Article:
Vietnam: Turtle Conservation Centre


Asia’s turtle species are in crisis, having lived for over 200 million years, turtle species are now facing their toughest challenge yet. Fresh water turtles and tortoise populations have been declining worldwide due to extensive illegal wildlife trading and habitat degradation. The frontline of this disaster is South East Asia where almost all turtle species are targeted and taken from the wild to make their way to Markets, mainly in China, to be eaten or used in traditional medicines.


I am currently volunteering with one of the biggest organisations that are trying to stop this trade and who are taking care of species effected by it. The Asian Turtle Program (ATP, established in 1998) works towards establishing a safe and sustainable future for Asian turtles whilst ensuring that no further turtle species become extinct in the region. The programme mainly operates in Vietnam, focusing on priority species including critically endangered and endemic species of greatest conservation concern.


Projects focus on the endemic Vietnamese Pond Turtle (Mauremys annamensis), Bourret’s Box Turtle (Curora bourreti), Southern Vietnamese Box Turtle (Cuora picturata) in central Vietnam, and the legendary Hoan Kiem Turtle (Rafetus swinhoei) also known Swinhoe’s Softshell Turtle in northern Vietnam, largely recognised as the most endangered turtle species in the world with only 3 known individual left.


ATP originated with the development of the Turtle Conservation Centre (TCC) at Cuc Phuong National Park. The TCC works on the conservation of tortoises and freshwater turtles in South East Asia with a focus on Vietnam. Established as a rescue and holding centre for turtles which were seen in the extensive illegal wildlife trade during the 1980’s and 1990’s. It was widely recognised that this trade, largely to China was entirely unsustainable and needed to be addressed.


The centre encompasses an area of about 7,000 square meters comprised of enclosures, aquatic tanks and specialised breeding and holding facilities for more than 1000 turtles representing 23 of Vietnam's 25 native species. Most animals at the TCC have been confiscated by wildlife protection authorities from the illegal trade or were hatched at the centre.


The TCC receives endangered and critically endangered turtles from the trade through confiscations from animal traffickers. Confiscations have included Indochinese box Turtles (Cuora galbinifrons), Bourret’s box turtles, Keeled Box turtles (Cuora mouhotii) and Four-eyed turtles (Sacalia quadriocellata). Most recently the centre received a shipment of around 90 Big Headed turtles (Platysternon megacephalum) that were transported in appalling conditions with many Pangolins.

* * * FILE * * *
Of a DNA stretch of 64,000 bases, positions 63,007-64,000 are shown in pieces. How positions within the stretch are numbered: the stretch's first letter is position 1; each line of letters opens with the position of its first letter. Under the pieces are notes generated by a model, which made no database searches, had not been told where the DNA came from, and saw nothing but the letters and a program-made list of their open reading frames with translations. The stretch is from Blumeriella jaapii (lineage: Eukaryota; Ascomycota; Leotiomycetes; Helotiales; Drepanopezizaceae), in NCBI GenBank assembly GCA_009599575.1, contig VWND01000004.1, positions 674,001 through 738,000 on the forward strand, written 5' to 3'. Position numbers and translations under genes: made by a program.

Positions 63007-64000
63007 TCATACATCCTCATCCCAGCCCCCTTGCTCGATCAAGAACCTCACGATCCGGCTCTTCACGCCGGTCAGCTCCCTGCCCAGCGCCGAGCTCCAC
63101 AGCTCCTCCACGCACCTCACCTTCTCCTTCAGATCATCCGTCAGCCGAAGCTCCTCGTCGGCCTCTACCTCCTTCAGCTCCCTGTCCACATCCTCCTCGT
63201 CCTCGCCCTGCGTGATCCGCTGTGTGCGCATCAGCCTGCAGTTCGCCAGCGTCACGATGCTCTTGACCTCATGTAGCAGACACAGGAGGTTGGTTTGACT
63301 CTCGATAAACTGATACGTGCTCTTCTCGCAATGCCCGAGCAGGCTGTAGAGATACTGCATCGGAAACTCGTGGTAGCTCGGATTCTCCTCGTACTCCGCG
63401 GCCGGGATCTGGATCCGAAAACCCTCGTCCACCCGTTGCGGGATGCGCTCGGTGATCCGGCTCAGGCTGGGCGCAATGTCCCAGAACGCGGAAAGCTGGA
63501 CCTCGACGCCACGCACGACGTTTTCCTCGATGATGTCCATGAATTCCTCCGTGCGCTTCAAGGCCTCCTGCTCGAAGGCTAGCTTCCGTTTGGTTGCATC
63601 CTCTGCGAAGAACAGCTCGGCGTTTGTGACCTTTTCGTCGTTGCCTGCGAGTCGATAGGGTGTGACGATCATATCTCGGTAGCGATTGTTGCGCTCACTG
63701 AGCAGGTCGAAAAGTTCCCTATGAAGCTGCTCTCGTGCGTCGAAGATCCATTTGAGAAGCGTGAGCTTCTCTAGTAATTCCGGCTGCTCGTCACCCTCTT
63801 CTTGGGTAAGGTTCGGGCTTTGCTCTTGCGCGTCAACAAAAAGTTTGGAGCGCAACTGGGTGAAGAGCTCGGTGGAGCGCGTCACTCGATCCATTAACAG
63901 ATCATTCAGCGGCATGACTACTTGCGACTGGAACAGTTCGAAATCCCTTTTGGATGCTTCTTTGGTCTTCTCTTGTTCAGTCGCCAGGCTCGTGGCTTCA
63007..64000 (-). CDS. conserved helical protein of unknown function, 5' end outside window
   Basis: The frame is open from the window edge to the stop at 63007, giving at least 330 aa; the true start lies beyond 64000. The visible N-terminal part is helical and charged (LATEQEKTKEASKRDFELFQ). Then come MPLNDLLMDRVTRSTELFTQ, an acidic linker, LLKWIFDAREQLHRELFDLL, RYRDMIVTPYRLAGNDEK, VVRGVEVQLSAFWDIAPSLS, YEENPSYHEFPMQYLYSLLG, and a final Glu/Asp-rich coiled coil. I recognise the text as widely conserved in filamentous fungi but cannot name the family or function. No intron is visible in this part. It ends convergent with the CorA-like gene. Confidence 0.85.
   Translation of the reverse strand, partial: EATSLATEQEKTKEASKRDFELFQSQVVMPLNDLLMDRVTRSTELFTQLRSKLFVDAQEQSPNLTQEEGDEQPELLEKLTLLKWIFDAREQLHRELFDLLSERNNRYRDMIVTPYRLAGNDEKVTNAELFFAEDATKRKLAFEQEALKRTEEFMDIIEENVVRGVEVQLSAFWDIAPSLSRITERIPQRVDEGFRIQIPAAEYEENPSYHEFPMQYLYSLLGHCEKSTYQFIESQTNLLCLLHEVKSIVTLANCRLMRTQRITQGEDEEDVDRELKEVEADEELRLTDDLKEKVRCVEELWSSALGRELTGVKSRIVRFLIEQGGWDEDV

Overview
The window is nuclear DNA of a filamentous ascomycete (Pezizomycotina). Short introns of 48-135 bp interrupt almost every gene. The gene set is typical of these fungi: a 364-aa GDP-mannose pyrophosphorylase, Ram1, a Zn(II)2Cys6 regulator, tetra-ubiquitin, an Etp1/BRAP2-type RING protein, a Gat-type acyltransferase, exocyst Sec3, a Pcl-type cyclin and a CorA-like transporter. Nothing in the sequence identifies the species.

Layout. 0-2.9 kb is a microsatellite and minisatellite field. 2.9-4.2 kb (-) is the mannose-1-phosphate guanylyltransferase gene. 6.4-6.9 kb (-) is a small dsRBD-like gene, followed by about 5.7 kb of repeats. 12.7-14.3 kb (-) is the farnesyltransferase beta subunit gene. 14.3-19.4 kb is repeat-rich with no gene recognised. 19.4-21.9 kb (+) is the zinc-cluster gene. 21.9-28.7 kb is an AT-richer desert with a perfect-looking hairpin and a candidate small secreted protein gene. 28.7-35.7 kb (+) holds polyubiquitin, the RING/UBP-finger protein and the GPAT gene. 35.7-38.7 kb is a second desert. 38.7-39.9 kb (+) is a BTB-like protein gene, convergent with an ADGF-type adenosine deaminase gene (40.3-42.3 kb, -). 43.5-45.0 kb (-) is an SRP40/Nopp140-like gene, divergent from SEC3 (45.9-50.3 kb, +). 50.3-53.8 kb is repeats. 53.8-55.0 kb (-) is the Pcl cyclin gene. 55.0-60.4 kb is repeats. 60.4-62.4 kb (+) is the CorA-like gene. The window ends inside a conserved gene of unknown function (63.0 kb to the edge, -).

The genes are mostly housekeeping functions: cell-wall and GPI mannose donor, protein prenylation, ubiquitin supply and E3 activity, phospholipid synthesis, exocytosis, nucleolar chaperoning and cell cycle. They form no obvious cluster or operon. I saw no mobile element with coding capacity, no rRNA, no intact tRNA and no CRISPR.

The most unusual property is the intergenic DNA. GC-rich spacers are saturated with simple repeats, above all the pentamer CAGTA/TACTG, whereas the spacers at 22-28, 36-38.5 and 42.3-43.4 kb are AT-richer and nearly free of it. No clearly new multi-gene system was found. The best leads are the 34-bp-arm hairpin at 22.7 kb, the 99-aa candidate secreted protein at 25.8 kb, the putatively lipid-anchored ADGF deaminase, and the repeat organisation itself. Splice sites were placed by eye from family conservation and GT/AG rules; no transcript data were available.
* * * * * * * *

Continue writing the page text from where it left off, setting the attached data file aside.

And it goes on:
Turtles arriving from confiscations are often in poor health due to the conditions they were subject to whilst being transported. Often thirsty, hungry, dehydrated and badly injured the centre must do its best to bring the turtles back to health and house them in a suitable way to ensure a more pleasurable existence.


Following on, some of South East Asia’s turtle populations are in such a desperate state that captive breeding procedures need to be put into place in order to help increase the number of turtles. With so many turtles coming into the centre it has been essential to identify priorities for conservation breeding activities. The TCC gives breeding priority to Cuc Phoung’s native species the Keeled Box Turtle. However, other species with low populations have been entered into breeding situations in order to bolster their native counterparts.


The goal of these breeding programmes is to eventually release the captive bred turtles back into their natural habitat. In 2011 the TCC released 10 Impressed Tortoises (Manouria impressa) in the Pu Mat National Park. This species is delicate and difficult to keep in captivity so the best option is to release into the wild. More recently TCC were able to release some Keeled Box Turtles back into their native national park. We are currently waiting for DNA results before being able to release some of the Big Head Turtles back into nature. Since it is difficult finding protected nature areas where it is safe to release turtles, the TCC maintains turtles until appropriate sites are found.


Furthermore, the ATP works hard to educate and change cultural behaviours in regards to turtles. Training and awareness undertaken includes enforcement training for forest rangers, raising public awareness about the importance of protecting Vietnams turtles, Conducting conservation focused research, and building the next generation of young scientists with expertise in Vietnams turtles through a student training program. The TCC opened a visitor section to the site in 2010. This area caters for the parks 80,000 annual visitors giving them viewing tanks and enclosures of some of the turtle species. As well as interpretive panels with information on the Asian turtle crisis and the role of the TCC, the hope is to change attitudes against turtles.


The ATP and TCC are doing their up most to alleviate the devastation caused by the Asian turtle trade. By giving safe haven to turtles being trafficked, creating new generations of rare species and educating locals to try and shift attitudes. However, the ATP is a non-profit organisation so needs help from donors and volunteers in order to keep running.


Footnote: Too read about the Asian Turtle Crisis see my article in the ‘big issue’ section. If you would like to support one of the organisations helping to stop this crisis then you could donate or even volunteer with the Asian Turtle Programme. I am currently volunteering at their Turtle Conservation Centre which is working very hard to help the situation. You can donate using the following link: www.asianturtleprogram.org

#Turtle #Asia

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